(Maps courtesy – Johomaps.com )
Montreal, a city of spires has a history that is around 375 years old, with beautiful architecture and charm to the city. And to experience it head over to Old Montreal. From cobblestone roads to slender spires, from statues to beautiful buildings you are in for a feast to the eyes.
Notre Dame Basilica
Notre dame refers to Mother Mary. This basilica is a replica of Notre-Dame Paris.
Entering the arched interiors illuminated by dim blue light, you will be awed by the beauty of Montreal’s oldest church. The blue color represents Mother Mary. Walking down the aisle, towards the altar is the spiral wooden staircase to the left and stained-glass windows on both sides. The glass windows depict different stories from the history of a basilica. The ornate carvings on the wooden staircase are magnificent.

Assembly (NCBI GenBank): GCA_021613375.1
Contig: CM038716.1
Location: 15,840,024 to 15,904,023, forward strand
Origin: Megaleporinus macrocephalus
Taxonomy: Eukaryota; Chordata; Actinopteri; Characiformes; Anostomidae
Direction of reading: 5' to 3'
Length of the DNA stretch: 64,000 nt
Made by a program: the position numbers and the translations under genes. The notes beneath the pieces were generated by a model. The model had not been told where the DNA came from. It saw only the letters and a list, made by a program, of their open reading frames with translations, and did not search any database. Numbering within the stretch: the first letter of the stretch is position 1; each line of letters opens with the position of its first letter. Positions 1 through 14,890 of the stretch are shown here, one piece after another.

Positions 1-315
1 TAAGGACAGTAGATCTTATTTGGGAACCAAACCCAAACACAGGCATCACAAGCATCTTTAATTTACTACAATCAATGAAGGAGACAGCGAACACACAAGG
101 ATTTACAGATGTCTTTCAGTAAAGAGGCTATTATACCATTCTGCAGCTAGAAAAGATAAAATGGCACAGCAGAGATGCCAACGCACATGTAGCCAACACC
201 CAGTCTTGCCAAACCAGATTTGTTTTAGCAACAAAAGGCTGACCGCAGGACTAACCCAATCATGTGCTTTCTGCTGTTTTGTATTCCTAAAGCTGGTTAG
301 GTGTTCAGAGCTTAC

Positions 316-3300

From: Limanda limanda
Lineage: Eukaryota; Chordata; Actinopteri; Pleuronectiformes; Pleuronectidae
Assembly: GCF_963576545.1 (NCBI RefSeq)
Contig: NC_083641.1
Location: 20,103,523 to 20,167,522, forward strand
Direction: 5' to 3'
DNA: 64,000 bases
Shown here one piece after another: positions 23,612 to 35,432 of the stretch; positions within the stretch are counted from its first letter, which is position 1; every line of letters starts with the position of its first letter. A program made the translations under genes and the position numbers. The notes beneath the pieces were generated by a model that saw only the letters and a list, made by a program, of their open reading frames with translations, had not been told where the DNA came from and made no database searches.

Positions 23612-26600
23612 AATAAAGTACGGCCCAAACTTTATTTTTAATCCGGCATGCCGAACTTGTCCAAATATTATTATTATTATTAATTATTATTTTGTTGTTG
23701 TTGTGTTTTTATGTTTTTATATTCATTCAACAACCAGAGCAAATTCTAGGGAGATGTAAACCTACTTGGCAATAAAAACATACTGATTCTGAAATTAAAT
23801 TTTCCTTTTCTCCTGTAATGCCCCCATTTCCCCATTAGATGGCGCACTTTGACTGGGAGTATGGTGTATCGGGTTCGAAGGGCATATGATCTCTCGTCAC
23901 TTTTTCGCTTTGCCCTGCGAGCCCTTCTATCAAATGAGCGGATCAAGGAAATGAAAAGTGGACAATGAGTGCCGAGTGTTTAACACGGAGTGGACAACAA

There are guided tours of the basilica both in French and English that divulge all about the history and architecture of the basilica. It is interesting to know that the altar and crucifix from old church are still present.
A look at top of entrance, you might sight huge pipes. These are a part of a musical instrument called “The Organ” which is made up of about 7000 big and small pipes and is played with 4 keyboards. We were lucky to have witnessed the playing of that organ and amazed by the beautiful rhythms.
Walking at the back of the church is a chapel, where you are not allowed to photograph. I guess the divinity that you feel while sitting there cannot be captured by lenses. At the front is a huge bronze sculpture made up from different panels built in England. There is a contrast to the colors and light from the basilica. Glowing in the natural light the golden color stands out. Perfect place to connect to the supreme power.
Admission fees to the basilica is $6 for adults and valid for a whole day while kids 7 and above $4.
The square outside the basilica is a perfect place to view the beautiful facade of the basilica and the statues in the square. You might experience a live musical treat.
Jacques Cartier plaza